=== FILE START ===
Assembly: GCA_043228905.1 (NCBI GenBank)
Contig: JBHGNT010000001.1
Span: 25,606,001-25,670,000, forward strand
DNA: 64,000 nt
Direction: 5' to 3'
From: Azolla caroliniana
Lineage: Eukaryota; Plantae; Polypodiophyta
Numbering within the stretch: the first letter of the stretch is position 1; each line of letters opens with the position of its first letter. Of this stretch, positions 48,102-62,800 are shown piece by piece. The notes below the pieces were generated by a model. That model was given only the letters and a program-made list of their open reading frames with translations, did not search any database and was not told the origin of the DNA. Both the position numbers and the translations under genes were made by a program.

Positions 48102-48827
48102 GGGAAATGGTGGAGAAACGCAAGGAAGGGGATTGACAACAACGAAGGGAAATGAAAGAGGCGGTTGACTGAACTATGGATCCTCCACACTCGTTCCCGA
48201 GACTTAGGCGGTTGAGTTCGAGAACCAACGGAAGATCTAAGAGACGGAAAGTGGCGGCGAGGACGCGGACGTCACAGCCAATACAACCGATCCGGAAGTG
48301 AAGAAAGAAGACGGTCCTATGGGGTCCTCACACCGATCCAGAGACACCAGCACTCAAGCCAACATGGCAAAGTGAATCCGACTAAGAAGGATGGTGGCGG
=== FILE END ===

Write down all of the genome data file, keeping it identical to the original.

Assembly: GCA_043228905.1 (NCBI GenBank)
Contig: JBHGNT010000001.1
Span: 25,606,001-25,670,000, forward strand
DNA: 64,000 nt
Direction: 5' to 3'
From: Azolla caroliniana
Lineage: Eukaryota; Plantae; Polypodiophyta
Numbering within the stretch: the first letter of the stretch is position 1; each line of letters opens with the position of its first letter. Of this stretch, positions 48,102-62,800 are shown piece by piece. The notes below the pieces were generated by a model. That model was given only the letters and a program-made list of their open reading frames with translations, did not search any database and was not told the origin of the DNA. Both the position numbers and the translations under genes were made by a program.

Positions 48102-48827
48102 GGGAAATGGTGGAGAAACGCAAGGAAGGGGATTGACAACAACGAAGGGAAATGAAAGAGGCGGTTGACTGAACTATGGATCCTCCACACTCGTTCCCGA
48201 GACTTAGGCGGTTGAGTTCGAGAACCAACGGAAGATCTAAGAGACGGAAAGTGGCGGCGAGGACGCGGACGTCACAGCCAATACAACCGATCCGGAAGTG
48301 AAGAAAGAAGACGGTCCTATGGGGTCCTCACACCGATCCAGAGACACCAGCACTCAAGCCAACATGGCAAAGTGAATCCGACTAAGAAGGATGGTGGCGG